If you’re scratching your head about the question, let me explain it. A typical maintenance schedule found in your vehicle’s owner’s manual will be in table form, listing mileage intervals across the top and maintenance items down the left side. The manufacturer determines the mileage intervals.

For instance, my 2017 Ram 1500 pickup mileage intervals are every 10,000 miles beginning at 20,000 miles. There is also a row with years that appears under the mileage. Some of us don’t drive as much, so maintenance is completed yearly instead of according to miles traveled.

Maintenance items that need attention range from a simple inspection of that item to total replacement. Many things don’t need to be replaced for 50,000 to 100,000 miles. Items that require regular replacing include the engine oil and filter, fuel and air filters.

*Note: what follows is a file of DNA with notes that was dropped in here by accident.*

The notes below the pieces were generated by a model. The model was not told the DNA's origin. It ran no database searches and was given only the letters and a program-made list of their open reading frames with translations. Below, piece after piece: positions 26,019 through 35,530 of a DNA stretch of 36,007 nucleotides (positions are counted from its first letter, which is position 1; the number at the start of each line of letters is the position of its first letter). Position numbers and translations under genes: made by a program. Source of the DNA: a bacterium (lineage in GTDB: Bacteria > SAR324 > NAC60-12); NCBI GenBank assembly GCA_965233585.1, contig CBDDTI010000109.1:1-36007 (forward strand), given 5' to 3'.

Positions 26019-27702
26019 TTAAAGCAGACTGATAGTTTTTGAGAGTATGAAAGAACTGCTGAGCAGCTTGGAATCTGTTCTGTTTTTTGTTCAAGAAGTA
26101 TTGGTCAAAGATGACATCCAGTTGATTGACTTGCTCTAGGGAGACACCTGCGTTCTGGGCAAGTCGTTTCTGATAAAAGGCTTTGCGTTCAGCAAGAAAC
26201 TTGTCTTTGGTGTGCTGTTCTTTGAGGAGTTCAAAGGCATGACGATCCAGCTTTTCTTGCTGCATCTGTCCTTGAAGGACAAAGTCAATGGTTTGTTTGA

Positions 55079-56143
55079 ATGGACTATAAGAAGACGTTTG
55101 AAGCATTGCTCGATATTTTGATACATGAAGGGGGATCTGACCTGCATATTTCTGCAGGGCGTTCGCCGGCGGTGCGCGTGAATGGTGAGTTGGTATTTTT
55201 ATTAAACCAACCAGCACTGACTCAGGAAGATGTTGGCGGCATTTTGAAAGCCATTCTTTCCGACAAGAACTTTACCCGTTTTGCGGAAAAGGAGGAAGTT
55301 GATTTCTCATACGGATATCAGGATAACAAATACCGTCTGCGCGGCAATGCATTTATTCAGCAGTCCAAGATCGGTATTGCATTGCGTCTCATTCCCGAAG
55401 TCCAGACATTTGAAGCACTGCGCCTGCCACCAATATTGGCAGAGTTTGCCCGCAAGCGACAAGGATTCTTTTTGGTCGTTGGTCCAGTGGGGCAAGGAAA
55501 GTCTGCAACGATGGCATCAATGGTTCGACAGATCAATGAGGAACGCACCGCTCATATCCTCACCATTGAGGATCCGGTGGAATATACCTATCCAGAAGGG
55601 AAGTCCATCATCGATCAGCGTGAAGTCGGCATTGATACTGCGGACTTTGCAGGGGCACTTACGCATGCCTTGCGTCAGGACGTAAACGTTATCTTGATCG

Okay, now to answer the question asked: Yes, you really have to do the maintenance listed at every mileage interval. Why? Well, replacement or inspections are done at specific intervals to prevent significant repairs in the future, thus, the term, “preventative maintenance.” When preventative maintenance is performed correctly, the owner will get as much out of their vehicle as they possibly can.

If you’ve been following this column every month, you may remember me stating that engine oil changes are the cheapest maintenance you can do to prolong the life of your engine. A clean engine is a happy engine and will perform flawlessly for quite a long time. That’s just one example of preventative maintenance.